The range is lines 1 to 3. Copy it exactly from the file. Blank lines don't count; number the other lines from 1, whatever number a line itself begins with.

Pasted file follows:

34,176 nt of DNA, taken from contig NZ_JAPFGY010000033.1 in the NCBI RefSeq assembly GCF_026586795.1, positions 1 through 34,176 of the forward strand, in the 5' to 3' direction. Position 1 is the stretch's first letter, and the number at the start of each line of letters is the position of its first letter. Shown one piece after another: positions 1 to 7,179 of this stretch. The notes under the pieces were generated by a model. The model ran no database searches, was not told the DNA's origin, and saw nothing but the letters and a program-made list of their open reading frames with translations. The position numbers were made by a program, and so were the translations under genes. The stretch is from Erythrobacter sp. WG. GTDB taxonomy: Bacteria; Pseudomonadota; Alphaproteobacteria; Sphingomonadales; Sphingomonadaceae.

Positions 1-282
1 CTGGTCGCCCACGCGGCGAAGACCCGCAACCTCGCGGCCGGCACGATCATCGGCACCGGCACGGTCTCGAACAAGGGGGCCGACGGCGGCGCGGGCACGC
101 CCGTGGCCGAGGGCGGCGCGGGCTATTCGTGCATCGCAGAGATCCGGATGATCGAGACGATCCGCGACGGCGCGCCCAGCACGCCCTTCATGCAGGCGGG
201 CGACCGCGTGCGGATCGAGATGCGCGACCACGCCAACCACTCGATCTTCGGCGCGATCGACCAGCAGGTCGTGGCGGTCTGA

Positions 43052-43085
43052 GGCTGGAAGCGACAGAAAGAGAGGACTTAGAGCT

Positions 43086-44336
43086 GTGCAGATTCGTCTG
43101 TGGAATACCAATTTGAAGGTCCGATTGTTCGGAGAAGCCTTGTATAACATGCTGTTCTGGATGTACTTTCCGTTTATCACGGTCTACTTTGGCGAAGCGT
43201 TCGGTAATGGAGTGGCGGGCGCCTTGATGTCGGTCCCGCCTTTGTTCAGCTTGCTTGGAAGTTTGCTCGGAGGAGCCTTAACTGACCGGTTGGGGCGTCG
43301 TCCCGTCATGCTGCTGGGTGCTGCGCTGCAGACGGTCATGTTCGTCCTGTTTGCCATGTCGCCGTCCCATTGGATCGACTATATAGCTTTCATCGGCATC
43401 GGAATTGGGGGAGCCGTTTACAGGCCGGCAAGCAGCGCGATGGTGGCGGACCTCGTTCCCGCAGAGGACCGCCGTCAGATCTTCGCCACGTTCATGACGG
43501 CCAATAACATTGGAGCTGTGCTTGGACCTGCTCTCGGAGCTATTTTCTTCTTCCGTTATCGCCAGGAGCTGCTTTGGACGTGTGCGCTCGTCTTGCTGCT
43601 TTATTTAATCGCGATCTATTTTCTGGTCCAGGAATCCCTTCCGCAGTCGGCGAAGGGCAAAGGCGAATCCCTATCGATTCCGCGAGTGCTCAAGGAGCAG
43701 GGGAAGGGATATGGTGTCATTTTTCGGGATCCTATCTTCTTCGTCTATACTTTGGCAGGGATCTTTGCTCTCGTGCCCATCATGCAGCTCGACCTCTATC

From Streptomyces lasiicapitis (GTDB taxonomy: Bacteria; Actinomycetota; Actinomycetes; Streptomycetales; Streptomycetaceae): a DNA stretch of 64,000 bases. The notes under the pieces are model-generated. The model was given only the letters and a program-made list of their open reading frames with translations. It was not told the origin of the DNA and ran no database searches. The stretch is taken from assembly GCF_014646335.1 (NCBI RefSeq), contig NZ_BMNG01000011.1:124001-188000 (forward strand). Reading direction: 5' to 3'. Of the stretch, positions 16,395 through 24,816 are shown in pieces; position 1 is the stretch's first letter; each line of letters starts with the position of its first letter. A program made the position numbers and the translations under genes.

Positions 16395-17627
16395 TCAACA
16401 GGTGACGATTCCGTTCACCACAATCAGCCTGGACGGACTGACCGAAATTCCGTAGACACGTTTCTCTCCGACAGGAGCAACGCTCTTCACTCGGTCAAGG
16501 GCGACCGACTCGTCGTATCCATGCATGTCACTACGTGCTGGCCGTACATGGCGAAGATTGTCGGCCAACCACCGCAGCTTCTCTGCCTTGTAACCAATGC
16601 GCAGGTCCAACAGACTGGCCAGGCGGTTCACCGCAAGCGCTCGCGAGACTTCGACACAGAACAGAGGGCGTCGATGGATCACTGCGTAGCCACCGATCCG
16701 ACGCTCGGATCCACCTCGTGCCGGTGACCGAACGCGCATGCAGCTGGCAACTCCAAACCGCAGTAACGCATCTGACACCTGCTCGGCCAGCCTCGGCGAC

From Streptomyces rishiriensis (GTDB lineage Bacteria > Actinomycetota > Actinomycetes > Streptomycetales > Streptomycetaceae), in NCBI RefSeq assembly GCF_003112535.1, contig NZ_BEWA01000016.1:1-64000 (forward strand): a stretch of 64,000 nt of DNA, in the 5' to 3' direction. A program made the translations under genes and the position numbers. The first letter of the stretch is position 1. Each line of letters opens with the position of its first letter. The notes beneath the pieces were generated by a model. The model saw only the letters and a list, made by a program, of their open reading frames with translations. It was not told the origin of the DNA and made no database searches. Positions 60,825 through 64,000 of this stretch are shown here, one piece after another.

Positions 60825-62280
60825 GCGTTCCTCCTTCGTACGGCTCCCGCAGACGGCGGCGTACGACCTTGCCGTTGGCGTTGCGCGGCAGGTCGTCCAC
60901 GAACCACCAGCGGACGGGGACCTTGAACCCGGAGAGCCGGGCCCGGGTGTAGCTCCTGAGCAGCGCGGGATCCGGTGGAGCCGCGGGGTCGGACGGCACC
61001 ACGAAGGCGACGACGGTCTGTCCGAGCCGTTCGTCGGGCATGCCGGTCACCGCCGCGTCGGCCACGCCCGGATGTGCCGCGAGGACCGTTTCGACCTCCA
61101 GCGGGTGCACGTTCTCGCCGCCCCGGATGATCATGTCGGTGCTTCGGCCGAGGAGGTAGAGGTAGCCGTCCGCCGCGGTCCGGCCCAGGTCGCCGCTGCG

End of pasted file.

34,176 nt of DNA, taken from contig NZ_JAPFGY010000033.1 in the NCBI RefSeq assembly GCF_026586795.1, positions 1 through 34,176 of the forward strand, in the 5' to 3' direction. Position 1 is the stretch's first letter, and the number at the start of each line of letters is the position of its first letter. Shown one piece after another: positions 1 to 7,179 of this stretch. The notes under the pieces were generated by a model. The model ran no database searches, was not told the DNA's origin, and saw nothing but the letters and a program-made list of their open reading frames with translations. The position numbers were made by a program, and so were the translations under genes. The stretch is from Erythrobacter sp. WG. GTDB taxonomy: Bacteria; Pseudomonadota; Alphaproteobacteria; Sphingomonadales; Sphingomonadaceae.

Positions 1-282
1 CTGGTCGCCCACGCGGCGAAGACCCGCAACCTCGCGGCCGGCACGATCATCGGCACCGGCACGGTCTCGAACAAGGGGGCCGACGGCGGCGCGGGCACGC